that spirit, I’m excited to share that the Daily has a new website. Many semesters in the making, it isn’t just prettier than the old version — it’s more functional, too, allowing us to deliver a higher caliber of journalism as we make multimedia more central to our reporting.
If you’re similarly passionate about storytelling, I encourage you to join the Daily. Anyone can get involved, regardless of experience, by sending us an email at email@example.com, attending one of our general interest events or visiting our recruitment site, tuftsdaily.com/join-us. And if you’re looking for a platform to add your voice to the campus
conversation, send an op-ed to our opinion editor at opinion@ tuftsdaily.com.
While we strive to tell stories as accurately and fairly as possible, we sometimes make mistakes. If you read something in our paper you disagree with, or notice there’s an important story we aren’t covering, I invite you to send a letter to the editor or leave us an anonymous tip.
Finally, I hope you’ll follow along with our coverage this semester, in print on Thursdays and online Monday through Friday. While none of us at Tufts may know exactly what we’re doing or where we’re going, the Daily is always here to help the Tufts community figure it out.
On behalf of the Daily staff, welcome to Tufts.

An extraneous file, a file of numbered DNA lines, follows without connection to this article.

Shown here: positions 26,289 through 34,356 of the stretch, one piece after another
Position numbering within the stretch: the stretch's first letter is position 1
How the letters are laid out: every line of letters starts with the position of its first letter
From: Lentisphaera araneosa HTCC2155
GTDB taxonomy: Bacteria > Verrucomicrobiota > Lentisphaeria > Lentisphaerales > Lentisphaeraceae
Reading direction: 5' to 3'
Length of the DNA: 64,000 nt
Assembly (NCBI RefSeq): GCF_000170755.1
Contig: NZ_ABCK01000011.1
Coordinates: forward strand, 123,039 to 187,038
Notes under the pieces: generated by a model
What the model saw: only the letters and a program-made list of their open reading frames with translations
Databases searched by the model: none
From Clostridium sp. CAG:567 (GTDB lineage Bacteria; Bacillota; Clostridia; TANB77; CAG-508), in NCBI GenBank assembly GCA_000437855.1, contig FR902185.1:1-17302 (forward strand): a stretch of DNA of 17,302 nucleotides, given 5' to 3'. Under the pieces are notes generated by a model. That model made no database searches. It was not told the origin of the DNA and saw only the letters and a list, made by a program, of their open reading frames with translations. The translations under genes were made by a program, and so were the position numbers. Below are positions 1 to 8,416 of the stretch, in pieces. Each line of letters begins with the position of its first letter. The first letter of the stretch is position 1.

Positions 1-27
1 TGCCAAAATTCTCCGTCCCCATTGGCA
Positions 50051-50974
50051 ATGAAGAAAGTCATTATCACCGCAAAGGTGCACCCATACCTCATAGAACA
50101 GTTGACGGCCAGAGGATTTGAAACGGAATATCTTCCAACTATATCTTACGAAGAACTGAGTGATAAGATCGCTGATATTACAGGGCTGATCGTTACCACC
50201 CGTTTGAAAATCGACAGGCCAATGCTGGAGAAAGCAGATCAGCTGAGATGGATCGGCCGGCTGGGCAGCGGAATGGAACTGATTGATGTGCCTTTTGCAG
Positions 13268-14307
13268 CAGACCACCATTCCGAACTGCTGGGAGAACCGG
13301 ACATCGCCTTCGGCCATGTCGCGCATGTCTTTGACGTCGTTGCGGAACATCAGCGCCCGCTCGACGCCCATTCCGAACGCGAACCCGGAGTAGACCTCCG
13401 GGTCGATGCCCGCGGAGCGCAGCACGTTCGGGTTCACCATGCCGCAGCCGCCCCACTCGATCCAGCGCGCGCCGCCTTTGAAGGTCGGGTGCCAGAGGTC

Pax et lux,
Aaron Gruen Editor in Chief, Fall 2023
Clean your room
Hidden among the antiwoke ramblings of a psychology professor turned right-wing commentator lie a few decent ideas. Very few of them concern politics; Dr. Jordan Peterson believes in a “crisis in masculinity,” feels that academia is dominated by an oppressive culture of “postmodern neo-Marxists,” which is a fairly blatant oxymoron, and doubts the science behind climate change. However much you may disagree with these stances, these facts alone don’t disqualify Peterson from being a legitimately well-respected psychologist with occasionally interesting and applicable ideas.
As the new year of college begins, especially for those
beginning their first year at Tufts, it may be helpful to remember Peterson’s principle of the importance of cleaning your room. He doesn’t exactly mean it literally; it’s meant to be a metaphor for taking control of your life. Before you solve any larger issues plaguing you, you can start by simply cleaning up your room. The logic of this is very reasonable.
It’s easy to feel overwhelmed when facing many areas of dissatisfaction with one’s life, but those with fewer problems to deal with might be able to find more peace of mind, so concrete steps towards that are helpful. The trouble, however, with cleaning your room is that although the end goal of feeling some semblance of control in your life is easy to recognize as valuable, the
means to achieving this feeling are variable.
The ironic reality of the situation is that, as seen in Jordan Peterson’s video background, his actual room appears to be quite filthy. Although I certainly can’t personally criticize Peterson given the state of my dorm room last year, it’s important to recognize that cleaning your room means different things to different people. While some people might not be able to fall asleep with piles of dirty laundry on their floor, others might find more peace of mind in simply going to sleep and hopefully finishing their laundry later. The goal is not actually having a perfectly clean room; any close examination of a self-help guru’s life will prove this is unlikely. Rather, the goal is simply feeling as though your room is clean
and having a sense of control over your life.